what to say and not to say to a sick person by Karita Aaltonen

What To Say (and What Not To Say) To a Sick Person

In Healing & Wellness by Nordic Wisdom

The following tips are an excerpt from Karita Aaltonen’s book I Survived: A Nordic Woman’s Guide to Healing from Cancer.

When you are sick, even small and well-intentioned things can be annoying. “If anyone is going to make it, it’ll be you.”  No, I did not want anyone to outdo me in my positivity. I wanted to be the one setting the pace. I will determine how positively we can think about all of this, about my cancer. I am certainly not ready to hear how someone’s distant relative died of a brain tumor within a couple of months. “Call me if you need anything,” is a common one. Give me a break. As if I would call busy people in the morning, asking them to cook my family a casserole, and come over and bring it to us.


You do not need the right words. You can just hug the person, say “Hey, I’m right here for you,” and listen. Do not give them any advice. Only give advice if you are specifically asked to do so.


Do not, under any circumstances, tell horror stories of someone you knew who in a short few months died of the same disease that the person you are talking to has. No – we do not want to hear these stories.


Do not say, “Call me if you need anything.” The sick person knows how hectic and busy other people’s lives are. We will not call you during your work day. Instead, say: “Is it okay if I bring you some Indian food in the evening? Or make some macaroni casserole for your kids that you can freeze for later? Maybe take your dogs for a walk in the morning? Can I pick your kids up for a sleepover tomorrow? Hey, I’m having coffee in the city center now, would you like me to grab you a green smoothie and raw vegan cake before I leave?” In other words, you should give concrete suggestions. Maybe you know what your friend likes or might want. If you do not, go back to item number one: listen.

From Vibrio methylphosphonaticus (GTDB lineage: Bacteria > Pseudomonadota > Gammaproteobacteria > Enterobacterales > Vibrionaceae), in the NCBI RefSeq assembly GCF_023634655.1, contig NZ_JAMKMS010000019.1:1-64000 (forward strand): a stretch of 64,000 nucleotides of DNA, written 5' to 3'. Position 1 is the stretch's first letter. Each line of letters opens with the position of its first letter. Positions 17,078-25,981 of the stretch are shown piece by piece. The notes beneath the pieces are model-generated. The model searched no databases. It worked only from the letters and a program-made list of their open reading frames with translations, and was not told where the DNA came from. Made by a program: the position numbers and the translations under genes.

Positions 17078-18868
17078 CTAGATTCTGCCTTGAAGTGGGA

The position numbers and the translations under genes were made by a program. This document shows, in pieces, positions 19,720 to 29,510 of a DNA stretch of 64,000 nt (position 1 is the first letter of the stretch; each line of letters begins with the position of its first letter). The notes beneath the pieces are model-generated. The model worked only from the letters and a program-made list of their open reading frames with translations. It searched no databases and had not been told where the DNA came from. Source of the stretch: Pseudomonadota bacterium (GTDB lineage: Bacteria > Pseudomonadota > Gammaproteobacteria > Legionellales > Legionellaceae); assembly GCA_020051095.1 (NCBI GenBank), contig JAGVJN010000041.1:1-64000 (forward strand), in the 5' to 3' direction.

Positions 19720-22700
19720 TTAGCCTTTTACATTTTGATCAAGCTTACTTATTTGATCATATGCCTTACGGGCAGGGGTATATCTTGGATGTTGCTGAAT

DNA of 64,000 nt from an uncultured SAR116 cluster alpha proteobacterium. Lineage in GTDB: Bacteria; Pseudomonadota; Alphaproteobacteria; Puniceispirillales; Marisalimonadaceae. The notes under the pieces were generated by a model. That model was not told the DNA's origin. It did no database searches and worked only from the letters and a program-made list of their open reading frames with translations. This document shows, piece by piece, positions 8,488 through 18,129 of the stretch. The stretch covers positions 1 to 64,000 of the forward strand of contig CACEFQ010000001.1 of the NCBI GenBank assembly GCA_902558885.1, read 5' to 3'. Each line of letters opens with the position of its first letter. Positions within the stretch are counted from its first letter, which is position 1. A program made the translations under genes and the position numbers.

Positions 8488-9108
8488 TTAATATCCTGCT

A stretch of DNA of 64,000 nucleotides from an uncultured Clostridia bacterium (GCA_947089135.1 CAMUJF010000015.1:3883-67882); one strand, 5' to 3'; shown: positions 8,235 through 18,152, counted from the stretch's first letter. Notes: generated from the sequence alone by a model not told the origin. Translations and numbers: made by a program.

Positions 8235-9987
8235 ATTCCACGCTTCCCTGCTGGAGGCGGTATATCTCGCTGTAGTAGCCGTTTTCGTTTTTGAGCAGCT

We do not want to cause you any stress or ask you for anything. We want to be able to manage on our own. But if you really want to help us – we accept it with great gratitude. We will also never forget it. We understand if you have been unable or afraid to call us. We understand it is easier to not call us than to call us and burst into tears. We understand you wanted to see us but did not. We understand. We are World Champions of Understanding.



Do not downplay the disease. In my case, I had a very aggressive and malignant tumor. Do not say “You’ll get through it.” You cannot know that for sure. Do not say things you are not sure are true.


We want to talk about everyday things, not just our illness. You do not have to fear or underestimate your problems under the pretense that your problems are so much smaller or that they are nothing compared to our terminal illness. Do not hesitate to tell us if you have a cold, your child has had a vicious cycle of ear infections, you are tired, or your marriage sucks. That is part of life, too. However, there is a clear difference between having something you genuinely want to talk about, and simply whining and moaning about everything, all the time. And when someone is actually very sick, they may not want to hear that you are having a bad hair day. Oh really? I lost all my hair in chemo.


The best thing to do is for you to come over. We can make some tea and have a talk. Nothing special, no pressure. We can talk about whatever comes up.

I hope that is helpful. Thank you for being there for your sick friend or loved one.

By Karita Aaltonen